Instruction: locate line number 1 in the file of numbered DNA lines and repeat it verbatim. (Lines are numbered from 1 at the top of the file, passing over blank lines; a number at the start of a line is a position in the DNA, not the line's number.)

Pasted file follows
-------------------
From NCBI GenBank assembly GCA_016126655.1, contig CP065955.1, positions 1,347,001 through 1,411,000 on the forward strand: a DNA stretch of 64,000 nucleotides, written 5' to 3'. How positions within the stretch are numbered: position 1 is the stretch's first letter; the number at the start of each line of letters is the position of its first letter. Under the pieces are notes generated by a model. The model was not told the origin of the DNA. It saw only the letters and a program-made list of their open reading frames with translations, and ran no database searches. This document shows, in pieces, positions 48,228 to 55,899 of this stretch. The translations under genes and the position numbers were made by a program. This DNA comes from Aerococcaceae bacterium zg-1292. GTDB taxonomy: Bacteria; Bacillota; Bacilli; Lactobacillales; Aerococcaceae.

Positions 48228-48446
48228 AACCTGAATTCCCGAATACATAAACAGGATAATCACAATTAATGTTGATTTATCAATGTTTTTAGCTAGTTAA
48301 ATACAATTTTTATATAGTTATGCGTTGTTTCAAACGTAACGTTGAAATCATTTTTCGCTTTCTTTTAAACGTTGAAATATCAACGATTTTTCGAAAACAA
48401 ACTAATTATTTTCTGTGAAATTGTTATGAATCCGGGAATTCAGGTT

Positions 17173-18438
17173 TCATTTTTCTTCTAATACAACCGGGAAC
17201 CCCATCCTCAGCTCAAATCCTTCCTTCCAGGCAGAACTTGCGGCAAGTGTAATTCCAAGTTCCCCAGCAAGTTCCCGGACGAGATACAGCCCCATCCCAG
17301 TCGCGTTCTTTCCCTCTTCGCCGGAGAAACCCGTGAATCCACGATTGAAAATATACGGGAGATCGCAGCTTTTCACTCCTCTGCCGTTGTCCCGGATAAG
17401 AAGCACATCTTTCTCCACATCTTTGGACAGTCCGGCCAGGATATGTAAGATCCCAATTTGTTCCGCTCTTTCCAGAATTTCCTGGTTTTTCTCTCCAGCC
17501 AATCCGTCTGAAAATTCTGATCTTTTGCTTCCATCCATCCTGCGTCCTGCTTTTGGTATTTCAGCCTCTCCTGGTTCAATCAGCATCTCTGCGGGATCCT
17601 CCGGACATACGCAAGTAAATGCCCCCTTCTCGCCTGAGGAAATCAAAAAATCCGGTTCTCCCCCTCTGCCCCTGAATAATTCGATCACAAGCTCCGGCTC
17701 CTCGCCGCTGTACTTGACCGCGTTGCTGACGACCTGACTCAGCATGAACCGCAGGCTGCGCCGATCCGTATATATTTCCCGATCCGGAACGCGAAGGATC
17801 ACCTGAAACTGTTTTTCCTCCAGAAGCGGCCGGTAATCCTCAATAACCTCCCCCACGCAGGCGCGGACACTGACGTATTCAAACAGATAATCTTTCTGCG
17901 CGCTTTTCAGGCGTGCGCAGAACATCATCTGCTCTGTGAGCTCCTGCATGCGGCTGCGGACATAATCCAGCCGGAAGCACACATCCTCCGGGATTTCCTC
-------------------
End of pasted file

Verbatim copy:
From NCBI GenBank assembly GCA_016126655.1, contig CP065955.1, positions 1,347,001 through 1,411,000 on the forward strand: a DNA stretch of 64,000 nucleotides, written 5' to 3'. How positions within the stretch are numbered: position 1 is the stretch's first letter; the number at the start of each line of letters is the position of its first letter. Under the pieces are notes generated by a model. The model was not told the origin of the DNA. It saw only the letters and a program-made list of their open reading frames with translations, and ran no database searches. This document shows, in pieces, positions 48,228 to 55,899 of this stretch. The translations under genes and the position numbers were made by a program. This DNA comes from Aerococcaceae bacterium zg-1292. GTDB taxonomy: Bacteria; Bacillota; Bacilli; Lactobacillales; Aerococcaceae.